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The Reconciliation of a Penitent

Bishop Carlye Hughes

In these closing days of Lent, Bishop Hughes recommends meeting with a priest for the Rite of Reconciliation of a Penitent in the Book of Common Prayer as a way to go joyfully into Easter, unburdened from worry, guilt, or regret. (Time: 4:57.)

Video Transcript

This is Bishop Hughes in the Diocese of Newark. And we are a few days from the start of Holy Week, that precious time where the church and her faithful, in intentional and prayerful ways, walk the way of Jesus Christ right up to his death and resurrection. And then we gather again at the end of Holy Week to celebrate that on Easter, that great celebration of resurrection.

It is a time where we think in solemn and in specific ways about Jesus in His ministry, it is also an appropriate time for us to consider those things that separate us from God or separate us from God's people wherever they are to be found. And it is usually our own wrong-headedness and wrongdoing that does that.

I've been keenly aware of it lately, because I, like many people have been worried about the troubles of the world, the war and terrorism that we see, the gun violence that we see, the disrespect and absolute contempt that is held for people that hold differing opinions. That when we watch all of this, very often, we start to carry the burden of that with us, and we judge other people all along the way. And the thing that I'm very aware of in all of this is how rare it is to hear anyone say, I am sorry, I was wrong. And for Christians, that is something that we try to do with some regularity, because we don't want to carry the burden that separates us from other people or that separates us from God. And that burden often is something that has made us turn away from God or turn away from other people. And we call that sin.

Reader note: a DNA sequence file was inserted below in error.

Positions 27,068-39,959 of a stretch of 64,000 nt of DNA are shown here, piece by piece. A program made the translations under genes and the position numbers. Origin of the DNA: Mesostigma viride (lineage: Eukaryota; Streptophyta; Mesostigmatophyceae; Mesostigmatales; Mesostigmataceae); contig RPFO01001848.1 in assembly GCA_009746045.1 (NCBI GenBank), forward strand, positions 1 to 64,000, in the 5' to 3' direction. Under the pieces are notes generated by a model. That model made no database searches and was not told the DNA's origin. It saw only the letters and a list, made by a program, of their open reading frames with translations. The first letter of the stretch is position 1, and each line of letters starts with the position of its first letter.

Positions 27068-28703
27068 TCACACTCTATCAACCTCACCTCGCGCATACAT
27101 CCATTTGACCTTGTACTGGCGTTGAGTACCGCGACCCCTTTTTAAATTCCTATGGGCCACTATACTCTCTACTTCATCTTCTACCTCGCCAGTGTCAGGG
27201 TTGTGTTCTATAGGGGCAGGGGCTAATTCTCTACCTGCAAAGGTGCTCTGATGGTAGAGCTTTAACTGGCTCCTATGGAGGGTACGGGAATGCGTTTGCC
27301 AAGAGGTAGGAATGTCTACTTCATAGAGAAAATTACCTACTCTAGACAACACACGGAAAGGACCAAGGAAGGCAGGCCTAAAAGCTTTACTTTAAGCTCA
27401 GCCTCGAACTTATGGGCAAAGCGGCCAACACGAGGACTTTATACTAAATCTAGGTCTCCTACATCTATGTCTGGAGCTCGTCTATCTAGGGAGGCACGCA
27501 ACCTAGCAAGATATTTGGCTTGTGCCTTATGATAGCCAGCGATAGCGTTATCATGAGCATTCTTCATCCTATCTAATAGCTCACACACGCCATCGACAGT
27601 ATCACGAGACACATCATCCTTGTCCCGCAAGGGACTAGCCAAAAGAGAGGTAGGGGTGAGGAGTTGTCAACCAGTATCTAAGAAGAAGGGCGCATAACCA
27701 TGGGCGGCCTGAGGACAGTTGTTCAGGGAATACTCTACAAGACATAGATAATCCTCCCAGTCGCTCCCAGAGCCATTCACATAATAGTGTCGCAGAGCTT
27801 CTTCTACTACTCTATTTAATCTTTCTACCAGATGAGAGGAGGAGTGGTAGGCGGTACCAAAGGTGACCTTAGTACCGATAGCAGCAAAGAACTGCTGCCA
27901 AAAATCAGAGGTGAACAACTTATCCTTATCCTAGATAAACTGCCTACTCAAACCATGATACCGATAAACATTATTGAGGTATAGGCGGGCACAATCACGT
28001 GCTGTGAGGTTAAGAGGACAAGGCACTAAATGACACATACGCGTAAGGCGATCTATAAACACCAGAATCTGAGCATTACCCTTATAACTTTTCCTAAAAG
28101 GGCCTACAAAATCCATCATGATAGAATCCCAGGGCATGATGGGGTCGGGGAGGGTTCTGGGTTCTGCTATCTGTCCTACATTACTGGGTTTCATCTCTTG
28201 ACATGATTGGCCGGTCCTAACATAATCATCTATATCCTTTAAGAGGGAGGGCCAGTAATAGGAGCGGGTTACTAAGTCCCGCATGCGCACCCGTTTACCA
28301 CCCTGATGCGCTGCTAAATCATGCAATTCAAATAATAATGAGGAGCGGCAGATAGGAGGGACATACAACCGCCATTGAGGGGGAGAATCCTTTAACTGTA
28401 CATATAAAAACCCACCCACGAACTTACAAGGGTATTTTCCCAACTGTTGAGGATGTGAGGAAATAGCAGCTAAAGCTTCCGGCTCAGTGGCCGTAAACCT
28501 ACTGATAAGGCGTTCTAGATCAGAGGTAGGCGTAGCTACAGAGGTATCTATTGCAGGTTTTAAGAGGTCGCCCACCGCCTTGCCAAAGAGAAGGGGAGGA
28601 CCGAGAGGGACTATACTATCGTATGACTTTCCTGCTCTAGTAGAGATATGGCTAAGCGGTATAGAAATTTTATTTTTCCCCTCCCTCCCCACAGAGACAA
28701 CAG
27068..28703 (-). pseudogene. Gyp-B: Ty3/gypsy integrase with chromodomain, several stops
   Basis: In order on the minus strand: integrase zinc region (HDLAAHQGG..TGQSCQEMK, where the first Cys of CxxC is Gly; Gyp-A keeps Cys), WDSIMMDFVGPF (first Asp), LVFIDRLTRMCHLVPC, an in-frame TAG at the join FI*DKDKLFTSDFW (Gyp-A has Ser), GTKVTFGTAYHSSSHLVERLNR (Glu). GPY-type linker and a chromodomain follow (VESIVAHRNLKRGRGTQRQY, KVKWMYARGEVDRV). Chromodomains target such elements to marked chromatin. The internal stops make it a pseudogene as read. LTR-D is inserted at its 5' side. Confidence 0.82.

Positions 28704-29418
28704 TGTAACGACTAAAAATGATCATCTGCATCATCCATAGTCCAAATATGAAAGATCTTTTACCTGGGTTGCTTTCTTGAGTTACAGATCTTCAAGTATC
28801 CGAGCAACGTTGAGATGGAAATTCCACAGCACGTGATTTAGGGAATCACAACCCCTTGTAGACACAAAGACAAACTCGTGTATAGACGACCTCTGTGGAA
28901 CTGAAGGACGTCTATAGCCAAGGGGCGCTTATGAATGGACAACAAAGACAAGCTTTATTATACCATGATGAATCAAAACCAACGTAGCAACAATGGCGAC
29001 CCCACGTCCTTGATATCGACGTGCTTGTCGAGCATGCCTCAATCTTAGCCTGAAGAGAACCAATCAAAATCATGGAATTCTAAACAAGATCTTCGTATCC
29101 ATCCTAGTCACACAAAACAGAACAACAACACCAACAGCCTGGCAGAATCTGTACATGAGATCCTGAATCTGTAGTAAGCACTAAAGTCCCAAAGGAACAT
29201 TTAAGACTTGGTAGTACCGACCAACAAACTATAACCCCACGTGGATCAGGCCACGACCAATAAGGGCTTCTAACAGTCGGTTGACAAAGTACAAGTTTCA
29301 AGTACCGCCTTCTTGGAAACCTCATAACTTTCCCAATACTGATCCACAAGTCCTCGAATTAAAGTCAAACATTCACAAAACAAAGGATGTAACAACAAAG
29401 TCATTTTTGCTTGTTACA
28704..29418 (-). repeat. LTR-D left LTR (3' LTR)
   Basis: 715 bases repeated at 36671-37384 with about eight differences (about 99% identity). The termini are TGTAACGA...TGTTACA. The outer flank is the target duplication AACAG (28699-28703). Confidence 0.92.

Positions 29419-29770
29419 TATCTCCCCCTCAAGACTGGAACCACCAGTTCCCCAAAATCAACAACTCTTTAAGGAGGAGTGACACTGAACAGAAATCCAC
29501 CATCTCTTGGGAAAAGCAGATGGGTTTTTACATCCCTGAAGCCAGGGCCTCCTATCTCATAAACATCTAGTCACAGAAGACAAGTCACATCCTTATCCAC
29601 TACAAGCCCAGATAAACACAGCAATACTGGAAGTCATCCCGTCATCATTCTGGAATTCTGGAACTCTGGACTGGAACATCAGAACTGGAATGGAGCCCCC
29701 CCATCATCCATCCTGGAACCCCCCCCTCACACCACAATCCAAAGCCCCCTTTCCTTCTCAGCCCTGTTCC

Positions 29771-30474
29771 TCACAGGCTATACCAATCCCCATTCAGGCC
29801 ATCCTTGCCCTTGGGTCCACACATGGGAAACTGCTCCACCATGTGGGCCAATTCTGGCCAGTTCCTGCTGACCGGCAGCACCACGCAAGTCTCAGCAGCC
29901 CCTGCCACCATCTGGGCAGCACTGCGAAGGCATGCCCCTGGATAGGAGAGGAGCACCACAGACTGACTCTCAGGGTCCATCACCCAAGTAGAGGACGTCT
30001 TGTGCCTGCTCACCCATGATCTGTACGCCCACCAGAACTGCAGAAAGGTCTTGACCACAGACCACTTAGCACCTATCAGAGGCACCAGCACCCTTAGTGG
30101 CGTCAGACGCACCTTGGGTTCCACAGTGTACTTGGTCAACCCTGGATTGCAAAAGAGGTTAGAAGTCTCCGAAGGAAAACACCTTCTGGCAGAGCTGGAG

So the reconciliation of a penitent is different than praying with a big group about our sinfulness. It is one person sitting down with a priest, and I've been on both sides of this. And that one person starts by saying, "Bless me, I have sinned." And what a perfect way to say I've done something wrong, "Bless me, please, I have sinned." And the priest then responds, saying, "The Lord be in your heart and upon your lips that you may truly and humbly confess your sins." And then the penitent shares the things that have gone wrong, the thing that separates them from God or separates them for what they think God wants them to do. The things that separates them from other people. The ways that they've been hurtful or wrongheaded, or mean or mean spirited, or contemptuous or judgmental of other people, the ways that they have hurt somebody.

And then here is what is different about how we handle this in our denomination, the priest then doesn't give an assignment. The priest offers, as the Prayer Book says, council, direction, or comfort. I know as a priest, I have said in those times, have you considered spending some time working with a therapist about this? I've also asked people, have you considered whose forgiveness you need to ask? Is there someone you need to go and apologize to? Is there scripture you need to reflect on? So I have spent some time asking as many questions as I have had offering any kind of suggestion to people. But there's some conversation that happens with a priest at that point, helping the person think about what might be helpful for them going forward.

And then after that discussion is ended, the priest says, "I absolve you from your sins in the name of the Father, and the Son, and the Holy Spirit." And that the last thing that the priest says after that is, "The Lord has put away all your sins." It's done. You've been absolved, the sins have been put away. And then the penitent says, "Thanks be to God," and is able to walk away with not only a sense of freedom, letting go of that burden that they've been carrying, but also a sense of next steps, what they might want to do to make a change, or to make a correction, or to bring about some healing – their own and possibly somebody else's.

It is Holy Week, and I want to encourage you to ask your priest - and if you're in a parish that doesn't have a priest, call the next parish that does have one, I can tell you, any priest in this diocese would be happy to sit and offer you reconciliation of a penitent. It is something that they are rarely asked to do. And then the wonderful thing about doing this in Holy Week, is when you walk into Easter, you walk into that great celebration, without the burden of worry, or guilt, or regret. Amen and amen.